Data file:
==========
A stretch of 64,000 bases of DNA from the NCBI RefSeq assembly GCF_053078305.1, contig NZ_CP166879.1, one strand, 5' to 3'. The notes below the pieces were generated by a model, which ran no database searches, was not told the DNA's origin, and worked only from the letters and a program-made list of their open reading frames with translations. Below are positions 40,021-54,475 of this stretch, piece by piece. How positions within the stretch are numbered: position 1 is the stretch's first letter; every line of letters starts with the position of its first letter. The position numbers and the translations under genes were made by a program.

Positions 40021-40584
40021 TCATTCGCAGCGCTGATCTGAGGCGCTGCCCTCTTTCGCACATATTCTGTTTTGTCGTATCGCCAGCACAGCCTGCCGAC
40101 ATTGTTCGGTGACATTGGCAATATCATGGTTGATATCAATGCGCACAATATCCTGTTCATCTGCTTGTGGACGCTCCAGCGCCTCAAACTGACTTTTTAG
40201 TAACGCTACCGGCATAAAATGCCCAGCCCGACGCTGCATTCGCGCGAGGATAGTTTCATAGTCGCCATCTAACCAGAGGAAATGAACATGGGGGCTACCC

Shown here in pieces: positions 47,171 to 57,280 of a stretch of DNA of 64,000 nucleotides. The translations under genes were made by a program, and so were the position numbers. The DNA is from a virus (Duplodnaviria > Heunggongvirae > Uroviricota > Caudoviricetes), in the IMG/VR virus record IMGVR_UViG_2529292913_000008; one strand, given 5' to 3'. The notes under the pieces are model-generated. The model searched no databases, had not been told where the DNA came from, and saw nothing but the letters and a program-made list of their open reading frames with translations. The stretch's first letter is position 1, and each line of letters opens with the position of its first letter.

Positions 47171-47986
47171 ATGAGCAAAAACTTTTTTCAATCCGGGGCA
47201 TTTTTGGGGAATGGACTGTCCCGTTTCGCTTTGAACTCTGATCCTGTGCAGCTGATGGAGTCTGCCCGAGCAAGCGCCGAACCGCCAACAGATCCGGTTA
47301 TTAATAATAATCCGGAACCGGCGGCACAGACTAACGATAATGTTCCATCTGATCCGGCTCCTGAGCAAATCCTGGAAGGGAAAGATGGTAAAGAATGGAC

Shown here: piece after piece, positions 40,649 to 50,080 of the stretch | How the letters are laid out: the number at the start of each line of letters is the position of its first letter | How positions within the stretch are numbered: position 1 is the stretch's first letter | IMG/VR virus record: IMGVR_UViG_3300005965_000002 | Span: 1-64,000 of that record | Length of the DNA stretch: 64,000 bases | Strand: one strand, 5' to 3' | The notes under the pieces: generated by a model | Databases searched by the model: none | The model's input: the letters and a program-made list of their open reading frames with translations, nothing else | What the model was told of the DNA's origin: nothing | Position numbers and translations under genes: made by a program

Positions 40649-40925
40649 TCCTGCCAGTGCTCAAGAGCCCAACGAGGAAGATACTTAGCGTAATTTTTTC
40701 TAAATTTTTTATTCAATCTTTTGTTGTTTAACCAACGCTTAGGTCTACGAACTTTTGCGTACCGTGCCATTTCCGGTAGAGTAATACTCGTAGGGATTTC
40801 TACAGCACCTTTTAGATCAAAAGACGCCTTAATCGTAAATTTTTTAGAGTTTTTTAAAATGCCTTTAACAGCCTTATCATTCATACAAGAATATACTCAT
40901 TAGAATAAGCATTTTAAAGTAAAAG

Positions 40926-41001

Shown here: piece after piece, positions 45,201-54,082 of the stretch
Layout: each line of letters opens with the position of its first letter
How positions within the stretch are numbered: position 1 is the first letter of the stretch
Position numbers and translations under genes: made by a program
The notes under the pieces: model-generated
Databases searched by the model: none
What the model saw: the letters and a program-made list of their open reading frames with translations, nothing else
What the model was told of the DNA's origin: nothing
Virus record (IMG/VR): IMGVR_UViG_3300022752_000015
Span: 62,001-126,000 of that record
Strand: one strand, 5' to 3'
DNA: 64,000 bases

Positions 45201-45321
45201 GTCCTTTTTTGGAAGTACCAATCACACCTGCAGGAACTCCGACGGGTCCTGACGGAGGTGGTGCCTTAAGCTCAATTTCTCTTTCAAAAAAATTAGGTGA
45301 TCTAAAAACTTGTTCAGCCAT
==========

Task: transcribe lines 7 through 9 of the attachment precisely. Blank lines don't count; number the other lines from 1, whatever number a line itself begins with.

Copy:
Positions 47171-47986
47171 ATGAGCAAAAACTTTTTTCAATCCGGGGCA
47201 TTTTTGGGGAATGGACTGTCCCGTTTCGCTTTGAACTCTGATCCTGTGCAGCTGATGGAGTCTGCCCGAGCAAGCGCCGAACCGCCAACAGATCCGGTTA